5. What image emerges from the analysis of point 4 for the other group (neutral slightly negative, very negative, "stigmatised", positive, very positive, real, unreal) etc?
In the eyes of the narrator, the colleagues fail to be:
- Tolerant and understanding
- Caring and empathetic
- Generous despite own feelings of rejection
- Showing solidarity
6. Representations, values, norms, prejudice: The frame of references of the person or group that is causing the shock / that caused the shock in the narrator.
From the perspective of the woman in internship, who caused a shock for the colleagues:
It is actually difficult to derive and analyse the values and norms of the woman/female refugee from the incident. We know a little about her traumatic background and experience, but we know virtually nothing about her values and feelings apart from her strong and significant physical reaction on bodily contact. Anyway, we have no reason to connect these reactions with certain cultural values and bodily norms. On the contrary, the bodily contact is an expression of caring and positive mutual awareness in the collegiate culture in which she becomes a part. Furthermore, this collegiate culture also includes other women of African origins, as seen in more Danish studies of foreign women trained to work within the healthcare system. Thus, the bodily aspect of the collegiate interaction would probably not in itself be a cultural shock for the woman. Her violent history would be a much more plausible explanation.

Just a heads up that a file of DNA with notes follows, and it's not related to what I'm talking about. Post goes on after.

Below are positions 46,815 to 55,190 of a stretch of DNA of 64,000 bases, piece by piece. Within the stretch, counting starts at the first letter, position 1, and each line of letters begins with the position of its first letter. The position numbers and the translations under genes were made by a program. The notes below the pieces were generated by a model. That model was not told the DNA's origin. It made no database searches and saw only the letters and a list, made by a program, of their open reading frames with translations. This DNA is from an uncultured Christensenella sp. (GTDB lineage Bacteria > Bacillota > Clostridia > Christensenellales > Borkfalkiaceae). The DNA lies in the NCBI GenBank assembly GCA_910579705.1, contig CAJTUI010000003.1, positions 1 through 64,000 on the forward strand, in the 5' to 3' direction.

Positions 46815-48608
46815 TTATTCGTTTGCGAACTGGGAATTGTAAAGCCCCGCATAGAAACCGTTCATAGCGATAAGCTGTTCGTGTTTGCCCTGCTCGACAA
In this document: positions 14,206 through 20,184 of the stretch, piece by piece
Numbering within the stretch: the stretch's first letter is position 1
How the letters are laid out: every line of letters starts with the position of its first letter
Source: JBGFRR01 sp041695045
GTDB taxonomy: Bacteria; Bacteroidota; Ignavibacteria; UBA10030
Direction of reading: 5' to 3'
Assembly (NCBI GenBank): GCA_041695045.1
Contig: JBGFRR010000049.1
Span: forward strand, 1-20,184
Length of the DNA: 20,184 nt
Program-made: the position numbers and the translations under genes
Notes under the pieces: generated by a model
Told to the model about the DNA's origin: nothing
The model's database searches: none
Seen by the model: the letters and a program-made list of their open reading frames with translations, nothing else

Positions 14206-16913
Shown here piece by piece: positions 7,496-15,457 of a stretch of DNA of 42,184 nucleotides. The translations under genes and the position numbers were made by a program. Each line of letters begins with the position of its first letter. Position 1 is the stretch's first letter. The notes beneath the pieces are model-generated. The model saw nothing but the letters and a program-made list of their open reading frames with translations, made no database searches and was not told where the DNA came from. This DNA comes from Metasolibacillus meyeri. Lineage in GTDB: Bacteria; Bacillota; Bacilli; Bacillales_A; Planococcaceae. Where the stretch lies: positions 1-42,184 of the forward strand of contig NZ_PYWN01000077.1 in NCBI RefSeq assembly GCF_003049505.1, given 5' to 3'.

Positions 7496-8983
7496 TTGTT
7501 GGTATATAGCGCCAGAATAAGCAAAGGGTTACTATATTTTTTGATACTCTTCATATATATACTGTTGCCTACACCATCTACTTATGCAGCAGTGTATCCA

In summary, the woman is against her own will and unintentionally causing a cultural shock from traumatic reasons that she cannot herself control. At the time of the incident, she is not offered any kind of supportive treatment to overcome the trauma in her body.
From the perspective of the colleagues who caused a shock for the narrator:
Despite their general consciousness and caring attitudes, the colleagues fail to take the new colleague´s bodily reaction into account. They fail to find a common solution to the new colleague´s contact problems. They understand themselves to be part of an interculturally sensitive working culture. But in this case, their personal and shared feelings of being rejected by the woman weigh heavier than their ability to show human empathy and understanding for her trauma and difficult personal situation. The feeling of rejection would be one important part of their reaction. But probably, the woman’s “attack” on their bodily work culture would be another major motive behind their exclusion. The bodily and physical culture appears to be very central and crucial values in the organisational and professional culture, now being rejected by the woman.
Consequently, the exclusion may also be seen as a collective reaction on the woman´s rejection of the personal and professional sensibility they – in their self-understanding – try to practice. The colleagues feel themselves to be rejected by the woman when they try to be kind and to treat her as they usually treat each other. This feeling weighs heavier than their ability to show human empathy and to understand her trauma and difficult personal situation. In fact, this feeling seems to prevent them from any kind of adaptation to the needs and requirements of a new, vulnerable colleague.